BBG 2016 Budget Request Calls for Expansion in Key Markets and Technologies

A man watches Russian President Vladimir Putin on TV screens in an electronic hypermarket in Moscow, Russia. (AP Photo/Alexander Zemlianichenko)
A man watches Russian President Vladimir Putin on TV screens in an electronic hypermarket in Moscow, Russia. (AP Photo/Alexander Zemlianichenko)

WASHINGTON – The Broadcasting Board of Governors (BBG) today released its detailed Fiscal Year 2016 budget request. The agency, which oversees civilian international news and information programs for people in more than 100 countries, is seeking $751.5 million to increase global engagement, move more aggressively into television and digital media, and support high priority audiences.

“Our goal is to help U.S. international media nimbly respond at a time of pressing national security challenges as well as dramatic shifts in the way people around the world engage with media,” said BBG Chairman Jeff Shell. “As authoritarian governments tighten their grip on media and extremist groups exploit it to sow hatred and fear, our role is to engage audiences and bring a trusted voice to those who need it most.”

The budget request prioritizes expanding avenues to reach Russian-speaking audiences. The proposed investment of $15.4 million would increase Russian-language TV programming, as well as grow multi-platform digital engagement efforts toward the region.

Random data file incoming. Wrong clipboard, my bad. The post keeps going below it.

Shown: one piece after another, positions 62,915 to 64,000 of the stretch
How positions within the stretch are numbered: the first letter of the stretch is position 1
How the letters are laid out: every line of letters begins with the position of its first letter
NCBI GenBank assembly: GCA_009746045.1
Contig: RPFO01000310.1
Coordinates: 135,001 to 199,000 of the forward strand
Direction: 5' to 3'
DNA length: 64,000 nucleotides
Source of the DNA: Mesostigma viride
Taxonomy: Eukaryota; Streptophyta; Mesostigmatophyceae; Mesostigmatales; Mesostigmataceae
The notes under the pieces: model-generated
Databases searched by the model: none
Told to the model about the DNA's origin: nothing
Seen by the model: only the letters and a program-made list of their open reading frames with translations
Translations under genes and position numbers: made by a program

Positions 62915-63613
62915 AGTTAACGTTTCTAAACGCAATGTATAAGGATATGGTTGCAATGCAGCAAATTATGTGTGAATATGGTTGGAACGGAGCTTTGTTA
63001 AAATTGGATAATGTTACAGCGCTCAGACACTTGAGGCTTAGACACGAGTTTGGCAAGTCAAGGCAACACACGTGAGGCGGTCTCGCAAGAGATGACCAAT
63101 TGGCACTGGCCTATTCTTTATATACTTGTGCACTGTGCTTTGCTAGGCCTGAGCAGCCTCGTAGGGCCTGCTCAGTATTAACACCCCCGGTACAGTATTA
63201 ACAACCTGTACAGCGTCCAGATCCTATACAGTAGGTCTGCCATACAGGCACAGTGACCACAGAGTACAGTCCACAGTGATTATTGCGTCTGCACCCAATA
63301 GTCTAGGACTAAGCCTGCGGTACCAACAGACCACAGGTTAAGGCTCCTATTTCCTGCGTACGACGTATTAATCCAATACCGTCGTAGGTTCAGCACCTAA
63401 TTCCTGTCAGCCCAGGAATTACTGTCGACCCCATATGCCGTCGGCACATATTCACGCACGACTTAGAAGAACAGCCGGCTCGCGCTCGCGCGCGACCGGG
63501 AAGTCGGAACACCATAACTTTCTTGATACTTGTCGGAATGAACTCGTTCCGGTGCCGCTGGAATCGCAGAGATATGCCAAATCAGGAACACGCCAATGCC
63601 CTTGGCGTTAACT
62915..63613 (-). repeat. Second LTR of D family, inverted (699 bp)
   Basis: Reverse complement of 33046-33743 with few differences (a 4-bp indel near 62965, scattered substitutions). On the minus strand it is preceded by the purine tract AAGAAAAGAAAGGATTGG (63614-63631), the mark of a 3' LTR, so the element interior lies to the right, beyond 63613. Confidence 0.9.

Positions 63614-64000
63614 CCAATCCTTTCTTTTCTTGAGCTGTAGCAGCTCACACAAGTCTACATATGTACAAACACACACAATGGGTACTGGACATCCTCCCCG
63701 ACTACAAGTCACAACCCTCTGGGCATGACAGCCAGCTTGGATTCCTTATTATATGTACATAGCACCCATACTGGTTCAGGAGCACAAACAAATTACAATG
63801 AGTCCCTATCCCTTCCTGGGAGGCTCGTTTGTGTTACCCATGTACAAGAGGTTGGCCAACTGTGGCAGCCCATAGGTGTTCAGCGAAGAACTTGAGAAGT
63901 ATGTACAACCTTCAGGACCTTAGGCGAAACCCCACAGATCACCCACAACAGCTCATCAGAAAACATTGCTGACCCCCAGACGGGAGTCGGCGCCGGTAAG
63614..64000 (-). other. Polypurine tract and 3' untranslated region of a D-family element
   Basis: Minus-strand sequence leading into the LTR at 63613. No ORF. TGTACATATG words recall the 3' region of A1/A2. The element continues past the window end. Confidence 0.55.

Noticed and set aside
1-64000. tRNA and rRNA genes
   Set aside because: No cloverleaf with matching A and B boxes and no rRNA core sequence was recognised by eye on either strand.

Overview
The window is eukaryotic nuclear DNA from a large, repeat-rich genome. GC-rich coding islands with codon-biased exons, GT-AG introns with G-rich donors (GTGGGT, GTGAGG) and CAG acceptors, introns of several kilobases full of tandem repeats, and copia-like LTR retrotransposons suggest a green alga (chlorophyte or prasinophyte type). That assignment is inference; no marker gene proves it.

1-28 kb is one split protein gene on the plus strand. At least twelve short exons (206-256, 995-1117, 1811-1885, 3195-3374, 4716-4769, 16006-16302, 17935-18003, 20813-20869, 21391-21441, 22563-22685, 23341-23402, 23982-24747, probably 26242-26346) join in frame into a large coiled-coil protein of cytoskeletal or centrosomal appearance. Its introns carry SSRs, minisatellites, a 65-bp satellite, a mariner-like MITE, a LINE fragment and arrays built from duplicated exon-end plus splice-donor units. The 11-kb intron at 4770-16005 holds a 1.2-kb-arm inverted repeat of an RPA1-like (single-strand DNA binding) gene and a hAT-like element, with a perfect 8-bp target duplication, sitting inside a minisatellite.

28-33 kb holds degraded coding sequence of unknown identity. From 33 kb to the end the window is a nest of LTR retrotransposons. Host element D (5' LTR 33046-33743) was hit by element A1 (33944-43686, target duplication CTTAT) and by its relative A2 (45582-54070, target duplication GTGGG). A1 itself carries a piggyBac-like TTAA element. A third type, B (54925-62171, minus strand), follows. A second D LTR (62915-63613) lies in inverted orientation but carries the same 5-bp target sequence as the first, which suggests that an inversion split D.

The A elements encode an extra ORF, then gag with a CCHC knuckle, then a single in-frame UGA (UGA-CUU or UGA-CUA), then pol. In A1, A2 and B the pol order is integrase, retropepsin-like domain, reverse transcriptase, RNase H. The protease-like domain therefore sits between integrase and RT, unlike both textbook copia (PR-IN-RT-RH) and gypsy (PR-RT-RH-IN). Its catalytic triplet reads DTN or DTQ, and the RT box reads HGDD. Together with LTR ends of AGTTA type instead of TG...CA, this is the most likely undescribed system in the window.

In accordance with U.S. foreign policy needs, the budget includes investments to expand outreach to key audiences to counter ISIL narratives and enable everyday citizens to have their voices heard. The proposal furthers migration to HD TV and digital media. The total funding for new investments is almost $28 million.

The 2016 budget includes a request for the BBG to establish an independent grantee organization to carry out broadcasting and related activities to Latin America and Cuba.

In addition, supporting a free and open Internet is included in the request, with $12.5 million in funds proposed in FY 2016 for the BBG’s Internet anti-censorship programs.

Proposed budget reductions include trimming administrative costs, harmonizing services and eliminating language overlaps, closing lower priority language services, and reducing related transmissions. The agency would save about $15.6 million under this budget request. Such reductions will be taken in order to sustain core journalistic operations.

The agency continues to leverage recent investments, corresponding to national security priorities, in programming and distribution in Africa, East Asia, and the Middle East.

Further information regarding the BBG’s FY 2016 budget submission can be found here in the FY 2016 Budget Request.

pie chart of budget request